Condensation drying on French soil

Not long after its successes on Dutch soil, ENGIE Refrigeration has introduced its condensation drying technology in France. From now on, two arable farmers near Orléans can dry and store their onions without using the outside air.

Onions that rustle
Rustling onions after one day. A drying process that works twice as fast. Constant product quality and 80% fewer energy costs. ENGIE Refrigeration has kept its promises to several clients in the Netherlands, such as Custer’s Farm, the De Zeeuw brothers, and arable farm Mul Zeewolde.

ENGIE’s condensation drying system deals once and for all with the unreliable outside air. By bringing the air in the closed system below the condensation point, moisture is discharged and onions dry. The heat released during cooling is used to keep onions at the right temperature. A heat pump makes it possible to heat onions to combat diseases. With the condensation drying technology, arable farmers can accurately control drying and storage conditions, without the use of gas, chemical sprout inhibitors, and it produces less CO2 emissions.

Such successes do not remain unnoticed. “Via a French agricultural advisor and a Belgium constructor of agricultural facilities, Raes Construct, we came into contact with various clients in France”, says Stefan Huijsmans, project manager at ENGIE Refrigeration. A visit to the Netherlands followed, which gave French arable farmers an insight into the technology. That’s how things started rolling in France. Simon Stéphane, a potato and onion farmer in Beauce, was looking for a modern storage solution that retains the quality of his organic onions.

Organic products, more advantages
Simon’s brand new condensation drying system has been running since May 2020. Huijsmans: “We built two storages for bulk storage of two times 600 tons of organic onions that can later be used for crate storage. The installation can dehumidify 236 litres per hour on every 600 tons of onions, which equals 5,000 litres per 24 hours. If you would like to achieve that with a traditional storage system, then you are highly dependent on good weather conditions, heating capacity, and a lot of gas. Not only is it very expensive and environmentally damaging but it's also very risky due to the higher temperatures in which bacteria thrive. ENGIE’s system can dry crops with cold temperatures so that rotten crops cannot infect others.”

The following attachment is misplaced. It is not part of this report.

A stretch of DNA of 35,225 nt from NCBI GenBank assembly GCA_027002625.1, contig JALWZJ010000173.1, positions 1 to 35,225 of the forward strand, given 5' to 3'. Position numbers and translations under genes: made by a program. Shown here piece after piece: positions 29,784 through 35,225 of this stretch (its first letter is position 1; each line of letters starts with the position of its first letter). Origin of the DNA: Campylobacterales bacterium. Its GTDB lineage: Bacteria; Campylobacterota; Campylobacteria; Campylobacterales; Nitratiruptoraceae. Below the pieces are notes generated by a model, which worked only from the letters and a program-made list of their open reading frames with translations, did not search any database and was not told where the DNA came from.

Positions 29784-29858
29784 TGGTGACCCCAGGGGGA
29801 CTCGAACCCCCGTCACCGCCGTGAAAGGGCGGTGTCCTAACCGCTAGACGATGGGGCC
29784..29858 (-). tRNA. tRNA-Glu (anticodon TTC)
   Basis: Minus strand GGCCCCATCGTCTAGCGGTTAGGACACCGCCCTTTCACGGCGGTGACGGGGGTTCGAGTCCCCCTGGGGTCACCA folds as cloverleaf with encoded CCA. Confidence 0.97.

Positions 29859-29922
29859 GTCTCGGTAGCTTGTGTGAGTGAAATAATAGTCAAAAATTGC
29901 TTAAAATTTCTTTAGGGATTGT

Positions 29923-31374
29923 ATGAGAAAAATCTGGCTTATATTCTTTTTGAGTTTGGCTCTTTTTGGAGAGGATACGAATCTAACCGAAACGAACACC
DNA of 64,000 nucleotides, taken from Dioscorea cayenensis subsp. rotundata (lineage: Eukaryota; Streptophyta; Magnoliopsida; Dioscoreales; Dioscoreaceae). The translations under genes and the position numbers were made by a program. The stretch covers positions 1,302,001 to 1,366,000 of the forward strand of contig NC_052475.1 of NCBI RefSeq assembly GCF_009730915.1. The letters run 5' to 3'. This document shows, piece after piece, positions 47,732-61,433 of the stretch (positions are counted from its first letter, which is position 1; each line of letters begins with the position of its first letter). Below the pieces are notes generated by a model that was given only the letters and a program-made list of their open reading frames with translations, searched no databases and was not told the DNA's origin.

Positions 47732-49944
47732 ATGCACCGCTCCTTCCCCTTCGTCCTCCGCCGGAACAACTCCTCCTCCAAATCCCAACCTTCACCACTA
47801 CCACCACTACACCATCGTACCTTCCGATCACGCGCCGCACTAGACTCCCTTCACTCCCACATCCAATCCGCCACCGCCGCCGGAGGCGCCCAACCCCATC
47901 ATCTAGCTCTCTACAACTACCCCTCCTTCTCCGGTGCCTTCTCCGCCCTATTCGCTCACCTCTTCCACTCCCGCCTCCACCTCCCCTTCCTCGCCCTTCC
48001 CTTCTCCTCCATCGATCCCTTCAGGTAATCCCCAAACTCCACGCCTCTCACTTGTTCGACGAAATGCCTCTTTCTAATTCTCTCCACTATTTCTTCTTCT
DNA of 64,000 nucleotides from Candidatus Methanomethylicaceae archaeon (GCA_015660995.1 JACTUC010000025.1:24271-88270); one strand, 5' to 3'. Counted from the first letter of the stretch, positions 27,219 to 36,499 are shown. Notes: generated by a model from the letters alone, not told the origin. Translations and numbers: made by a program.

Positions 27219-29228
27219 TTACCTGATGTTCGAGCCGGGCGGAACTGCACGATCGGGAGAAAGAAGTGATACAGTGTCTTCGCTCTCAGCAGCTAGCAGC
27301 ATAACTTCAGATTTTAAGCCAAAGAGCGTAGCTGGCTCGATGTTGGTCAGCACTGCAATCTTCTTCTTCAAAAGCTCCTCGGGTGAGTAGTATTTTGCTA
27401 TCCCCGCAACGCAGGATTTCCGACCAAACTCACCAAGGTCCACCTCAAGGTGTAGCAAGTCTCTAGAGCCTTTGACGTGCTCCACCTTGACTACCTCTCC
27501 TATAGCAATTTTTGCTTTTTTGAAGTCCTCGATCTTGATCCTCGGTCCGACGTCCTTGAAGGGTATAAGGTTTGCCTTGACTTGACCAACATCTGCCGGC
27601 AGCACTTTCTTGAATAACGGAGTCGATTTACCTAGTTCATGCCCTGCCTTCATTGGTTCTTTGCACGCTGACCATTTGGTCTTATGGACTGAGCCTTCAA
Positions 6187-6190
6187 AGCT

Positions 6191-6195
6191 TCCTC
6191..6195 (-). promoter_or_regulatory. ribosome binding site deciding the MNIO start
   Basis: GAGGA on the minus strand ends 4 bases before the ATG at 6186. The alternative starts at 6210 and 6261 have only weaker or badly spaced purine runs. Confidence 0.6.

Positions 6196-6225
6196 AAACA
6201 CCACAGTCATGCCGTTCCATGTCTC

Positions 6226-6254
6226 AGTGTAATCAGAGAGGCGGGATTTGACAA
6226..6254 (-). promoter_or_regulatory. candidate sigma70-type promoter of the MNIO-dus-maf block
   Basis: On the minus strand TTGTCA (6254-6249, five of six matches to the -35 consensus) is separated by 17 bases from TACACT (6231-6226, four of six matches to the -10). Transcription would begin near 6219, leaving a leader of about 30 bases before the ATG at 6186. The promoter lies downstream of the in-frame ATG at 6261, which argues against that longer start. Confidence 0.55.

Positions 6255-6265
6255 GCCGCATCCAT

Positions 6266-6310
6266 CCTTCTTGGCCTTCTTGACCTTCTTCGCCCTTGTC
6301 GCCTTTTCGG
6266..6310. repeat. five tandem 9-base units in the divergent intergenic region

Condensation drying can make a difference, especially with organic cultivation. Because crops are not treated with chemical inhibitors, the product is more lively and produces more moisture. That makes the product vulnerable to mould and bacteria. ”Low temperatures and stable conditions during the new storage method keep crops calm and prevent them from germinating. This way, Simon can control the process better,” Huijsmans explains.

Natural refrigerant for utmost energy efficiency
Also enthusiastic about ENGIE’s condensation drying technology is Ferme des Arches. 45 farmers are affiliated with this cooperative in the Beauce region. 1,600 tons of onions, shallots, and garlic is stored in two new storages, 8,00 tons in each cell.

“Every hour, the condensation drying system extracts 450 litres of moisture from each cell. Crate storage enables the cooperative to store, process, and trade batches of onions more quickly. If there is a bad batch that needs to be dried quickly, the crates are placed in front of the bladder wall. This wall eliminates gas and is therefore much cheaper. The natural refrigerant ammonia (NH3) in the installation provides the utmost energy efficiency.

Together with turning off the gas tap, this makes production much more sustainable and energy-efficient.”

Market potential
Thanks to their condensation drying installation, Simon and Ferme des Arches stay ahead of the competition. Huijsmans explains: “Drying and storing without the outside air was a Utopia. Due to changing climate conditions, growers demand to control temperatures and to make their production more sustainable. In addition to that, using chemical inhibitors is no longer accepted in Europe, which is why farmers have to store their products in colder temperatures. A closed system such a condensation drying thus becomes more attractive.”

“France has a lot potential”, Huijsmans argues. “The agricultural Beauce region is enormous. Countless arable farmers of onions and potatoes store their products in conventional storage systems. Condensation drying is an excellent storage solution for all their products, especially because the French government grants an attractive subsidy to sustainable companies. That financial compensation is a valuable incentive to invest, thus there are plenty of opportunities for condensation drying.”

For more information:
Engie Refrigeration
+31(0)88 4844 000
mail-refrigeration.nl@engie.com   
www.condensdrogen.nl   


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